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Hochschulschrift

#### Reasoning in Combinations of Theories

##### MPG-Autoren

##### Externe Ressourcen

http://scidok.sulb.uni-saarland.de/volltexte/2010/3472/

(beliebiger Volltext)

http://scidok.sulb.uni-saarland.de/doku/lic_ohne_pod.php?la=de

(Verlagsvertrag)

##### Volltexte (frei zugänglich)

diss.pdf

(beliebiger Volltext), 2MB

##### Ergänzendes Material (frei zugänglich)

Es sind keine frei zugänglichen Ergänzenden Materialien verfügbar

##### Zitation

Ihlemann, C. (2010). Reasoning in Combinations of Theories. PhD Thesis, Universität des Saarlandes, Saarbrücken. Retrieved from http://scidok.sulb.uni-saarland.de/volltexte/2010/3472/.

Zitierlink: http://hdl.handle.net/11858/00-001M-0000-000F-144B-3

##### Zusammenfassung

Verification problems are often expressed in a language which mixes several
theories.
A natural question to ask is whether one can use decision procedures for
individual theories to construct a decision procedure for the union theory.
In the cases where this is possible one has a powerful method at hand to handle
complex theories effectively.
The setup considered in this thesis is that of one base theory which is
extended by one or more theories.
The question is if and when a given ground satisfiability problem in the
extended setting can be
effectively reduced to an equi-satisfiable
problem
over the base theory. A case where this reductive approach is always possible
is that of so-called \emph{local theory extensions.}
The theory of local extensions is developed and some applications concerning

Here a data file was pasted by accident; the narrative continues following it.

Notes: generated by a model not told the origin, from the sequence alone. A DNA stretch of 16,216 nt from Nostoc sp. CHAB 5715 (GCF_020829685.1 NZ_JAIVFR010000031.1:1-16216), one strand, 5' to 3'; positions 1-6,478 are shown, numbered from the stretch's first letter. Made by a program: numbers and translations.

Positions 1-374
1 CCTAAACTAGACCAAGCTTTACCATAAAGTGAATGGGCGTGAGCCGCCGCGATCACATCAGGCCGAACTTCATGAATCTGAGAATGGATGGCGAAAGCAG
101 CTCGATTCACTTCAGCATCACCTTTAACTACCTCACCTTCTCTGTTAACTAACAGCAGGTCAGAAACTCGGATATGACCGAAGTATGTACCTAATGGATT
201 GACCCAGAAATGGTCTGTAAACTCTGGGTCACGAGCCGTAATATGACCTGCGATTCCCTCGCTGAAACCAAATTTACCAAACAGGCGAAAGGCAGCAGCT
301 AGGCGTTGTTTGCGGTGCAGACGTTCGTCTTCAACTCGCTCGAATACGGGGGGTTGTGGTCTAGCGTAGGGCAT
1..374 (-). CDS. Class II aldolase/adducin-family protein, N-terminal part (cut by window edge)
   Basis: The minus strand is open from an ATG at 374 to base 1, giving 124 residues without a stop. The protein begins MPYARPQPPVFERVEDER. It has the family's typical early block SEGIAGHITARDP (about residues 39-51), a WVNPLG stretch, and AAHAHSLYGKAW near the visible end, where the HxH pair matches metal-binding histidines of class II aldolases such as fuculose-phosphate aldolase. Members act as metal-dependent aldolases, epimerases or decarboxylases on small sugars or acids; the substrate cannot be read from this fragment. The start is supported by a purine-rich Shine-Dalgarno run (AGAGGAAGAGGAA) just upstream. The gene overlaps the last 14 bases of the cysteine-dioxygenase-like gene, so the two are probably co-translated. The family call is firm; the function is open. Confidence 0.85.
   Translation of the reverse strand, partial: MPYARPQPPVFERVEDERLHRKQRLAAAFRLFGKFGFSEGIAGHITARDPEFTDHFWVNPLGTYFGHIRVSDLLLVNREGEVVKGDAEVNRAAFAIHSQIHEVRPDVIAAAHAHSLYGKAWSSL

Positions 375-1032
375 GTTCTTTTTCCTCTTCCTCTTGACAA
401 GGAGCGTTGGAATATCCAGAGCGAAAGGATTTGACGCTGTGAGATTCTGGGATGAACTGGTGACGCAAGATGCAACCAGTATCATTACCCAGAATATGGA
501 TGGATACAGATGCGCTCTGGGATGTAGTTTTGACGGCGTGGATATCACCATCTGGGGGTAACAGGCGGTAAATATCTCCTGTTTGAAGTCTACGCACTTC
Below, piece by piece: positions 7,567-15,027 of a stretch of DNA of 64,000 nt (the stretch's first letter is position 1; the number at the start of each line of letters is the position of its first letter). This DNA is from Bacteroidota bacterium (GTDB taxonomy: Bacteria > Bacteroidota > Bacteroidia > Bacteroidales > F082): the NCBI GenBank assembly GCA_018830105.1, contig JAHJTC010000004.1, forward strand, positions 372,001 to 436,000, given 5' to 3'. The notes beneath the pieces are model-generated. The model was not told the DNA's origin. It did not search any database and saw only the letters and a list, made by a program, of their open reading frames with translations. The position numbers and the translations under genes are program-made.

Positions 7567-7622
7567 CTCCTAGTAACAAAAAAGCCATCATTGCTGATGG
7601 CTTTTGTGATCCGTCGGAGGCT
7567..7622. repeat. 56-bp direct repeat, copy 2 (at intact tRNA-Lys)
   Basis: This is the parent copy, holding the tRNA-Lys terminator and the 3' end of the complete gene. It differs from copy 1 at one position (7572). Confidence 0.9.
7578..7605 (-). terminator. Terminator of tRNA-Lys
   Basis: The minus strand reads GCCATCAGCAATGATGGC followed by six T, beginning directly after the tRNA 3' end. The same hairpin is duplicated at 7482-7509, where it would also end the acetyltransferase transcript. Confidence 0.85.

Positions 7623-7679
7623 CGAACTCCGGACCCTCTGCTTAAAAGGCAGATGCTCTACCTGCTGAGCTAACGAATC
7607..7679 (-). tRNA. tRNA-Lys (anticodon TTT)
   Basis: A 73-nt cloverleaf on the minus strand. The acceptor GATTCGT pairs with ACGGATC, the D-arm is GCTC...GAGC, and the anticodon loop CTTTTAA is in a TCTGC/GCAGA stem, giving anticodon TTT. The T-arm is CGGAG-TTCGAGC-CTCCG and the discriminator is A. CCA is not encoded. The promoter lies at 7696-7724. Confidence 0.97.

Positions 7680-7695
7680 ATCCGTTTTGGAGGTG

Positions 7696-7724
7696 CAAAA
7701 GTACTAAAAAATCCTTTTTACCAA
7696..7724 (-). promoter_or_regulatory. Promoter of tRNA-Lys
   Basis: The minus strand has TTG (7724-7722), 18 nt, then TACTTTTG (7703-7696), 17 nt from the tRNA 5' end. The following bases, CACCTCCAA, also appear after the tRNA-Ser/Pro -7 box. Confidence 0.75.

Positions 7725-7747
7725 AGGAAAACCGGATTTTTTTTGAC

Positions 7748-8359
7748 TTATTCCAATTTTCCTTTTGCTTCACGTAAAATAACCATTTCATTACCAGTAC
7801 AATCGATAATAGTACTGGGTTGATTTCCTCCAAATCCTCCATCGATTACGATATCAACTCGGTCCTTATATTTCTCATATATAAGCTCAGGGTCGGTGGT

monotone functions are given.
Then the theory of local theory extensions is generalized in order to deal with
data structures that
exhibit local behavior.
It will be shown that a suitable fragment of both the theory of arrays and the
theory of pointers
is local in this broader sense.
%
Finally, the case of more than one theory extension is discussed.
In particular, a \emph{modularity} result is given that under certain
circumstances the locality of each of the extensions
lifts to locality of the entire extension.
The reductive approach outlined above has become particularly relevant
in recent years due to the rise of powerful solvers for background
theories common in verification tasks. These so-called SMT-solvers
effectively handle theories such as real linear or integer arithmetic.
As part of this thesis, a program called \emph{\mbox{H-PILoT}} was
implemented which carries out reductive reasoning for local theory
extensions. H-PILoT found applications in mathematics, multiple-valued
logics, data-structures and reasoning in complex systems.